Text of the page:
Horror review: Alien–The Director’s Cut



By Steve Newton

The first movie I can remember that set me on the road to becoming a lifelong horror fan was It! The Terror From Beyond Space. It was made on the cheap in 1958, and featured a guy in a hokey, zipper-up-the-back monster suit, but to my six-year-old eyes it was a masterpiece of terror. The plot basically involved a nasty extraterrestrial that gets onboard a spaceship and starts killing crew members one by one.

Director Ridley Scott took that idea and ran with it in 1979, the result being Alien, a critical and box-office smash that went on to gross $100 million worldwide, a huge amount for that era.

Alien: The Director’s Cut includes some additional footage selected by Scott, including a scene in which the heroic Ripley (Sigourney Weaver) discovers the cocooned remains of two alien victims (Harry Dean Stanton and Tom Skerritt). There have also been digital restorations and improvements to the original film’s negative and sound mix, but the best thing about this rerelease is simply the opportunity to see the awesome Alien in theatres again.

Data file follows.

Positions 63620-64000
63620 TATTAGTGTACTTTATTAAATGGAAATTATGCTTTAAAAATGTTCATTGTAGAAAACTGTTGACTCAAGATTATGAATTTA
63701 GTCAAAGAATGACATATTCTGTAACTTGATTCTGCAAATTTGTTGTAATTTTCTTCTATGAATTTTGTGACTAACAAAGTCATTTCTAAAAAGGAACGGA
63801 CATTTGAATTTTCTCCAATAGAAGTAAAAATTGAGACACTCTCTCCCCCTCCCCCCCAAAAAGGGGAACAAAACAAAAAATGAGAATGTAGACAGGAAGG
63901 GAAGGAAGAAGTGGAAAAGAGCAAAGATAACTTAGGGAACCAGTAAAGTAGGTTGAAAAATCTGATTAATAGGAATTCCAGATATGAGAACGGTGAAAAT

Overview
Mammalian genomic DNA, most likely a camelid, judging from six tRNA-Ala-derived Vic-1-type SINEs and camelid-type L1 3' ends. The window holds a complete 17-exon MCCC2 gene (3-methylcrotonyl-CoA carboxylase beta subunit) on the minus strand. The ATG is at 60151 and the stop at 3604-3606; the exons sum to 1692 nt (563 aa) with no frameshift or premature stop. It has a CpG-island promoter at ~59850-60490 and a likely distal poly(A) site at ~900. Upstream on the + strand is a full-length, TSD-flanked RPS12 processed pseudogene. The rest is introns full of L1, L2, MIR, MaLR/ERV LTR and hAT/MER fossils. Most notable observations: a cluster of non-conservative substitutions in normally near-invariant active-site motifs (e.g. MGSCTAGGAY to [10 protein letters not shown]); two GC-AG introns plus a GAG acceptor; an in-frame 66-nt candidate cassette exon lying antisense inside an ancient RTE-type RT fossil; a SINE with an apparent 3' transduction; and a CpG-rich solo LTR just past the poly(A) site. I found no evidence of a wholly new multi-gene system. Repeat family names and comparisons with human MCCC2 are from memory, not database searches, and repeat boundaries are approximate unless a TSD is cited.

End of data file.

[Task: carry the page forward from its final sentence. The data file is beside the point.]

By only offering brief glimpses of the H. R. Giger–conceived creature until the climax, Scott brings incredible tension and foreboding to the screen. Ace screenwriter Dan O’Bannon cuts out all the fat, and every cast member—Weaver, Stanton, Skerritt, John Hurt, Ian Holm, Yaphet Kotto, and Veronica Cartwright—delivers a realistic performance.

From a production-design standpoint, about the only thing that seems somewhat dated about this 24-year-old film is the data on the main spaceship’s computer screens. The eerie vastness of the rundown Nostromo still commands awe, and the claustrophobic chills brought on by the doomed search for the alien through its dingy cooling vents still resonate. The strange, biomechanical look of the Giger-designed mysterious derelict spacecraft in which the alien is first discovered in its “face hugger” form continues to enthrall with its otherwordly beauty.

There’s not nearly as much action as when James Cameron took over for 1986’s powerful Aliens sequel, but the gory “chest burster” scene, the android meltdown, and Ripley’s race against the countdown to Nostromo’s self-destruction enliven the ominous proceedings with well-placed bursts of adrenalin. By providing such a potent supply of memorable movie moments, Alien not only lives up to its billing as one of the scariest films ever made, it also qualifies as one of the best.

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